There’s more, of course. And along the way, Whedon gets in a little jab at Ayn Rand devotees, sure to make a few libertarians rethink their interpretations/warm embrace of Firefly.
Aquaman has been the
caudal fin butt of jokes since at least the 1970s, when the mighty King of the Seven Seas was depicted as the weak link of the animated Super Friends, relying on his teammates for a ride to the nearest body of water. Since then he’s been mocked by everyone from Craig Ferguson and Jeff Dunham to the writers of The Big Bang Theory and Robot Chicken.
And now the Aquatic Ace has been drawn into the 2012 presidential campaign — oh, the humanity! — by none other than Stephen Colbert. On last night’s Colbert Report, the
conservative pundit political humorist took a look at Fox News’ efforts to downplay the meaning of Mitt Romney’s foundering battleground-state poll numbers, saying, “The Romney campaign is only on their third reboot since the convention. We’ve had Businessman Romney, Foreign Policy Romney, Latino Romney. But we still haven’t seen Aqua-Romney. … He uses his mental powers to tell fish that 47 percent of them are just lampreys.”
Longtime Legion Academy student Lamprey could not be reached for comment. Watch the full segment below.
You may have heard that America will hold another presidential election in November. You might also remember four years ago, when we last held one of these big events that ran through all 50 titles, er, states, and everyone and their brother featured Barack Obama on the cover of their comic or within its pages.
We haven’t seen quite the frenzy from the comic industry this election season, but Todd McFarlane is jumping in feet first. As noted in the Image Comics solicitations that came out earlier this week, Spawn #225 will feature two different endings based on the results of the election. Here’s the text:
Despite all of the fallout, and guffaws, from the Great Left-Wing Bane Conspiracy, Conan O’Brien suggests we shouldn’t be so quick to dismiss the theory. “Now before you judge Rush Limbaugh, I’ve seen The Dark Knight Rises,” he teased on last night’s Conan. “I think Rush might have a point.”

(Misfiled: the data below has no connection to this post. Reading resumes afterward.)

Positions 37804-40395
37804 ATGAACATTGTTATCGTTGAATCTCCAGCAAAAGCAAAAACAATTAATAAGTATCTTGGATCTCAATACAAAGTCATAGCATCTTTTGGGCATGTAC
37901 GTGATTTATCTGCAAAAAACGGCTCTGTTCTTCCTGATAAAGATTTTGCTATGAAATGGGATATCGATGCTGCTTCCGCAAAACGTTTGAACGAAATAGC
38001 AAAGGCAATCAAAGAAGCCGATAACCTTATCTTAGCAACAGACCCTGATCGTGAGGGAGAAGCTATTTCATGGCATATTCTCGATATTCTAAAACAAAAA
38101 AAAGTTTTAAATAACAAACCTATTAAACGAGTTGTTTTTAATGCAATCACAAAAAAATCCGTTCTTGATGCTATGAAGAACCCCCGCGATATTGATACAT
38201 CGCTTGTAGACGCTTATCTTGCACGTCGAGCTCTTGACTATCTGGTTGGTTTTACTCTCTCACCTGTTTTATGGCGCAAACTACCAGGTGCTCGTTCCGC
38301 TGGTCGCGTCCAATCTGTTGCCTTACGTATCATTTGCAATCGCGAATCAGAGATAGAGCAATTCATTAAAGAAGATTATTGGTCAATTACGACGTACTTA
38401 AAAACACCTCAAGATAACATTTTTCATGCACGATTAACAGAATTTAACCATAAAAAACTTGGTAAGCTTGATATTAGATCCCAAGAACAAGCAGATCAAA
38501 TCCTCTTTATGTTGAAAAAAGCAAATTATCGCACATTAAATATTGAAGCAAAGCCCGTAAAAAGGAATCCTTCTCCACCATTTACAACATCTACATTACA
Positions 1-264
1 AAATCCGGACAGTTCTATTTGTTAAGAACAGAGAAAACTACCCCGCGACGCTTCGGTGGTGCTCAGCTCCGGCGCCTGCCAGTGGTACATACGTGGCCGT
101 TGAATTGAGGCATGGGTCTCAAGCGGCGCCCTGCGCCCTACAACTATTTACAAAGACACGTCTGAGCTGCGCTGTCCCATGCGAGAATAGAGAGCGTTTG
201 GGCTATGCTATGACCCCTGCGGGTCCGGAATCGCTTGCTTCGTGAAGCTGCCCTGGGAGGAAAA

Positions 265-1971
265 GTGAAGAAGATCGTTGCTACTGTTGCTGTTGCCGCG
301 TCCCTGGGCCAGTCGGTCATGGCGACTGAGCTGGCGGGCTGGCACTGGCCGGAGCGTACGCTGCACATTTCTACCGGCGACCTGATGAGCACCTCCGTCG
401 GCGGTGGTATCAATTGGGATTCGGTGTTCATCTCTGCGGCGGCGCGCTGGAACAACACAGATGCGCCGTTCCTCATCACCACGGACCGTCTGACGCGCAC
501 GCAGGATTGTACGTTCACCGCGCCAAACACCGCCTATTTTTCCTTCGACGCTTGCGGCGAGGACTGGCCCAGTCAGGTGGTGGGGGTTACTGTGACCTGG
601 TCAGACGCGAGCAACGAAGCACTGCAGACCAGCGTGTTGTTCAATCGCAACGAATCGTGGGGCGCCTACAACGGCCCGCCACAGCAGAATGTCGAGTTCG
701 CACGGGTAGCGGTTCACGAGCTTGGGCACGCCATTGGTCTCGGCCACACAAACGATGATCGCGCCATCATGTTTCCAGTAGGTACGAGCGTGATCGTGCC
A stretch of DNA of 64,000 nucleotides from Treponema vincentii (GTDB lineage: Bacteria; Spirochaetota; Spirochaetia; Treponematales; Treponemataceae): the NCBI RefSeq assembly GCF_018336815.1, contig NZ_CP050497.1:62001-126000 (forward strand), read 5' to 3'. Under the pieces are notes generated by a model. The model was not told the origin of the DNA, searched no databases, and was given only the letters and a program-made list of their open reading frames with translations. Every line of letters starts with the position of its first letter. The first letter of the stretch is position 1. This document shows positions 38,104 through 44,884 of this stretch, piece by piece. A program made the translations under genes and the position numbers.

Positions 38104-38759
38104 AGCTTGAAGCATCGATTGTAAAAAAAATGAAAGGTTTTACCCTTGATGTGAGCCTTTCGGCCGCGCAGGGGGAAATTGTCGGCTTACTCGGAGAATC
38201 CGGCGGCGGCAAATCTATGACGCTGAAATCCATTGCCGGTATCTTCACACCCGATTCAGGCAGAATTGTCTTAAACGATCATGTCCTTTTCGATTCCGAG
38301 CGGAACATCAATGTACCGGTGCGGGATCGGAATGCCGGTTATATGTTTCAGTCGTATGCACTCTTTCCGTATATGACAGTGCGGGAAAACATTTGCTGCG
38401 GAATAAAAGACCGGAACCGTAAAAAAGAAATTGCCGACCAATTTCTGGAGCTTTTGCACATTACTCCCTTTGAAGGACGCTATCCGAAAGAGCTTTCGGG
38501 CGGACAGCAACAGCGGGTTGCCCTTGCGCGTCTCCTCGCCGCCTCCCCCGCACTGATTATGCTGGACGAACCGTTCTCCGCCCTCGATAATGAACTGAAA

To back up his assertion, O’Brien rolled out a trailer for the Christopher Nolan film that features Tom Hardy’s Bane growling never-before-heard dialogue like, “I’m going to torture you like a dog tied to the top of my car” and “The streets will run red with blood before I release my tax returns.”
The Dark Knight Rises, with real dialogue from
Bain Bane, arrives in theaters at midnight.
When most comics fans see Bane, they think of a quintessential 1990s supervillain, the super-strong “Man Who Broke the Bat.” But when conservative radio commentator Rush Limbaugh sees Bane, he thinks of a left-wing conspiracy.
As Warner Bros. makes its final promotional push for The Dark Knight Rises, which features Tom Hardy as Batman’s hulking nemesis, Limbaugh launched into a screed linking the prominence of Bane in entertainment news with the prominence of Bain — that is, the venture-capital company co-founded by Mitt Romney — in the political debate. Oh, don’t act surprised.
“Do you think it is accidental that the name of the really vicious fire-breathing, four-eyed whatever-it-is villain in this movie is named Bane?” The Hollywood Reporter quotes Limbaugh as saying on today’s show. He apparently acknowledged that the development of the Christopher Nolan film predates the current line of attack by President Obama’s reelection campaign, but even the pesky tendency of time to move in a linear fashion — retroactive retirements aside — can’t get in the way of a good conspiracy theory!
“Mitt Romney is starting to get on my nerves. He reminds me of Reggie, the rich, handsome, athletic and effortlessly superficial character in the Archie comics. He does almost everything well, and he looks like a million bucks (leveraged for much more), but he rings hollow, like the class president who would bring glee to all of Riverdale High by slipping on a banana peel. I’d kill for that. […] Jon Huntsman is on to something when he says Americans seek forthrightness in their politicians — leaders who take their convictions from their gut, not focus groups. Romney does not come across as that guy. Instead, he has the coldness of Reggie from the Archie comics — the guy who had everything except, notably, his name on the cover.”
– Washington Post opinion writer Richard Cohen, comparing Republican presidential candidate Mitt Romney to a certain Reginald Mantle, but somehow overlooking that the latter starred in no fewer than five series, including the long-running Reggie and Me